Your Boyfriend Just Told You He Cheated Because He's a Sex Addict. Should You Stay or Should You Go?
At this point, attacking his car with a baseball bat might seem like a perfectly reasonable idea, but stop and consider the situation before you make any decisions. He has cheated on you. You can stay or you can go. But let's talk about what it means that he calls himself a sex addict.
There are several reasons he might be claiming he's a sex addict. Ariel Castro, the Ohio man who allegedly abducted three women and held them captive for more than 10 years, has said he is a sex addict. This kind of high-profile case can have a trickle-down effect, and other men might soon see this as a plausible "get out of jail card" and decide to follow suit.
1. He really is a sex addict. In this case, you're in for some deep, soul-searching work, but if he is ready to admit his mistakes, feels horrible about what he did to you, and truly wants to change--it might be worth it to hang around.
2. He's not really a sex addict. He feels so bad about the mistake he just made that he Googled the definition of sex addiction, and now he's sure he's a sex addict, even though he shows no signs of sexual obsession or compulsion.
3. He doesn't even know the definition of a sex addict. But he sure doesn't feel bad about his affair. He's saying he's a sex addict for one reason. It's an excuse.
Sexual addiction is a debilitating way to live. Sex addicts live in a state of obsessive preoccupation that decimates their relationships, their careers and their very beings. So if he is really an addict, and he's ready to do anything to get help for it, you're not the only one in pain.
While psychologists do not agree on whether out-of-control sexuality should be called an "addiction" or an "obsessive-compulsive disorder," they all agree that the addict suffers. One 1991 study by leading sex addiction expert Patrick Carnes, showed that out of 752 male and 180 female sex addicts surveyed, nearly all of them reported strong feelings of shame, isolation, loneliness, hopelessness and despair as a direct result of their addiction.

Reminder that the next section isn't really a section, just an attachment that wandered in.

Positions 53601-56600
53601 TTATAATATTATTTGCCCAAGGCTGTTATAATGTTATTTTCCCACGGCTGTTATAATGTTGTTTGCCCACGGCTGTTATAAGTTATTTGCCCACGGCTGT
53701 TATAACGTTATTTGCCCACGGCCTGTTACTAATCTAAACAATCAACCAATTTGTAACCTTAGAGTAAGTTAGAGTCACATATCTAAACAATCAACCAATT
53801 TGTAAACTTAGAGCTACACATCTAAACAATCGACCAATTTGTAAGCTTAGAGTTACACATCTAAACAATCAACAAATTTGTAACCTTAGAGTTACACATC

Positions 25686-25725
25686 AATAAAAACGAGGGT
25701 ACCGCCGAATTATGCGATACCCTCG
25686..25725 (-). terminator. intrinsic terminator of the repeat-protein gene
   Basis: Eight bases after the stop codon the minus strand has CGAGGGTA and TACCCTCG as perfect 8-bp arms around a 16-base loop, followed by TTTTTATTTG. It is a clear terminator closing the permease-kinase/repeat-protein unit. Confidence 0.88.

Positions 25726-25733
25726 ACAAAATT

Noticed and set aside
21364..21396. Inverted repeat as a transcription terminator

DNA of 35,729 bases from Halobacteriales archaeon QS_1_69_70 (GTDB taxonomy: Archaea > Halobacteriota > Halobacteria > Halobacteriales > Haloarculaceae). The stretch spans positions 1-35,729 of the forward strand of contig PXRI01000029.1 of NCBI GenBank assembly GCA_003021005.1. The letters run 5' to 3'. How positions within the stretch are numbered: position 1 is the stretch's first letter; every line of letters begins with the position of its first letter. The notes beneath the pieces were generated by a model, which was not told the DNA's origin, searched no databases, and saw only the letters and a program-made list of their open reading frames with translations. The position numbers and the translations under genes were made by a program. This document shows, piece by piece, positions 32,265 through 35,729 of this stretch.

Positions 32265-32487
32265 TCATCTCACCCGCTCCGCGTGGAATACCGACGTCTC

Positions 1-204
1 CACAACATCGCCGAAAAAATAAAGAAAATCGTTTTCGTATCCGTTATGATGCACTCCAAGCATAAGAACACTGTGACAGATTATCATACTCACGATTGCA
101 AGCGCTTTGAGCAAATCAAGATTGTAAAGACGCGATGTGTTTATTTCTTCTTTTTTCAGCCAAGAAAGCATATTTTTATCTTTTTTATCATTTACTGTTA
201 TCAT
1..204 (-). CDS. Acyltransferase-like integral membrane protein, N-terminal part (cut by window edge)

While the field of sex addiction research is new (the Carnes study was the first of its' kind,) cheating on your partner is not. He may not be a sex addict, but just a typical human male.
According to anthropologist Helen Fisher, author of The Anatomy of Love, what you're going through is fairly typical. Every 10 years, the Statistical Office of the United Nations takes a census, and in a sample of 58 different populations from all over the world, divorce peaks at the four-year mark—for all couples.
Fisher has a theory about this finding, “The human pair bond originally evolved to last long enough to raise a single child through infancy. The four-year human reproductive cycle may be a biological phenomenon.”
Evolutionarily speaking, having a child draws a man and a woman together at least long enough to raise that child through infancy. After that, the drive to stay together is weakened, and divorce or separation is more likely.
Whether he is a sex addict, a guy with commitment issues, or just a typical human male with "the four-year itch," it's important to take stock of your relationship.
If you're ready to deal with the long and arduous task of helping your mate heal from sexual addiction, which often involves grieving his own childhood sexual abuse, you might have a chance at a healthy relationship one day. If he's exhibiting healthy shame, taking responsibility for his actions, contributing a great deal to your relationship, and ready to do anything it takes to get well, you might consider staying.
However, if you sense he's just playing the "sex addict" card in order to gain sympathy for his actions, you'll be better off cutting ties. A seasoned sex coach can help you make sense of it all. In any case, take the time to invest in some serious self-care. Your boundaries have been violated, and you need to give yourself time to heal.